Aspen Times endorsements: Tennenbaum, Grauer and Infante for Basalt town council
Basalt’s election for three council seats is really pretty simple. Voters who think the current board has done a good job can keep the two incumbents seeking re-election in office. Those who think it is time for a change have four challengers to pick from.
Fortunately, this election presents an opportunity for a blended approach. We’re endorsing incumbent Councilmen Gary Tennenbaum and Bernie Grauer as well as challenger William Infante.
Tennenbaum often served as the rudder for the council over the past four years. Whenever it was adrift, he would step in to get it back on course. He’s respected by other members of the council and has shown an ability to work with everyone.
Grauer occasionally misfires on issues or his approach, but he is not afraid of changing a position when new information comes to light. He also is about as well-prepared as possible for a small-town elected official. He does his homework and articulates his positions.
Infante has impressive service with the U.S. State Department and United Nations, including considerable work in economic development in Eastern Europe and East Asia. He would bring a fresh perspective to Basalt, and during the campaign he has demonstrated an ability to span political factions. That’s sorely needed right now.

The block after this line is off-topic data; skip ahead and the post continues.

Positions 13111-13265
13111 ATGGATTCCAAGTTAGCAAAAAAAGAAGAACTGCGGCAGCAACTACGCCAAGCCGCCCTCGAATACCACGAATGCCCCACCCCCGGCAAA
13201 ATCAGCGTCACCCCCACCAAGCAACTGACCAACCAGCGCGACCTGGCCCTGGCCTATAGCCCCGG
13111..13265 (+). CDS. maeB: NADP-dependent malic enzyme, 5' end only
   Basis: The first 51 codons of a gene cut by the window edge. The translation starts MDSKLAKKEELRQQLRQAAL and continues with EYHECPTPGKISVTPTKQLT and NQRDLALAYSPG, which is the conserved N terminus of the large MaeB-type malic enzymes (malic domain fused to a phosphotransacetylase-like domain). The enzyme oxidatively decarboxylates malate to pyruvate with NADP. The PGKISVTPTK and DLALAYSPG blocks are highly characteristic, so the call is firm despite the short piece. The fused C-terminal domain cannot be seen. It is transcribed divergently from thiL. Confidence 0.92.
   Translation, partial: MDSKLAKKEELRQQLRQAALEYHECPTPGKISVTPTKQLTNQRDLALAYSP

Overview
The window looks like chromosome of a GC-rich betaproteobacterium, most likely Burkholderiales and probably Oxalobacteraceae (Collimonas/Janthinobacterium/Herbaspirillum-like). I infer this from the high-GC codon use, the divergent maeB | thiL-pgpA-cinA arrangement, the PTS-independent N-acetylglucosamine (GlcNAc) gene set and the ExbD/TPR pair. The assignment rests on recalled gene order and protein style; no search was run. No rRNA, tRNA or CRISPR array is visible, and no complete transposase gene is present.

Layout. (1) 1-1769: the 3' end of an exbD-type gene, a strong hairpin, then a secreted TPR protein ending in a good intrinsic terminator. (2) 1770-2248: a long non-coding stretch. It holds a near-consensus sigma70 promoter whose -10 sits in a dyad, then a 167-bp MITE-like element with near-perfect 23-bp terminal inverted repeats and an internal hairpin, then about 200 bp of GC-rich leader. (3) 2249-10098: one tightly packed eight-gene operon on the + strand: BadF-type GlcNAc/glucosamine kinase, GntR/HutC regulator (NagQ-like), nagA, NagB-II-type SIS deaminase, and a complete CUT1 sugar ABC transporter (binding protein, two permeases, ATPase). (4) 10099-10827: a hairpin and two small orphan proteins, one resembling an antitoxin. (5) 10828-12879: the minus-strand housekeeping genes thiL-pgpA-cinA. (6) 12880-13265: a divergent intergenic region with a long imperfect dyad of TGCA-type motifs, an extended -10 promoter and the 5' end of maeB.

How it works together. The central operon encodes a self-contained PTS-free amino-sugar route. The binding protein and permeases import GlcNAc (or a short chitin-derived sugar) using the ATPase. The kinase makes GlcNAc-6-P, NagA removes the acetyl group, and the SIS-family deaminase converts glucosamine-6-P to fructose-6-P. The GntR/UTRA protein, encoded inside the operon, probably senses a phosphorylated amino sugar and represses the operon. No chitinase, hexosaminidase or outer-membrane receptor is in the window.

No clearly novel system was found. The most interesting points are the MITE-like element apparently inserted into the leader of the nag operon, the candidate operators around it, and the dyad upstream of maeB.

Frankly, Basalt could not go wrong with any of the six candidates in this election.
The other three candidates — Ryan Slack, Todd Hartley and Carol Hawk — have displayed some admirable qualities during the campaign.
The incumbents get the edge because they have demonstrated a slow, well-thought-out approach to growth and development over the past four years. They approved tweaks to the Willits Town Center approvals that allow the project to advance to the final stretch, they have approved vital affordable-housing projects and both are on record for supporting a reasonable mix of park and development on the former Pan and Fork site.
Basalt needs a reasoned approach to growth, as its checkered land-use history attests. Prior administrations made too many knee-jerk decisions. That’s how a town ends up with a tire store and gas station at its main intersection.
Also in this election, Basalt voters will decide if a new $2 tax should be applied to cigarette packs as well as a new 40 percent tax on other tobacco products. We support the proposal, which would make Basalt the second town or city in Colorado, after Aspen, to implement a local tax. The funds would be devoted to existing programs to help people prevent or end addiction.
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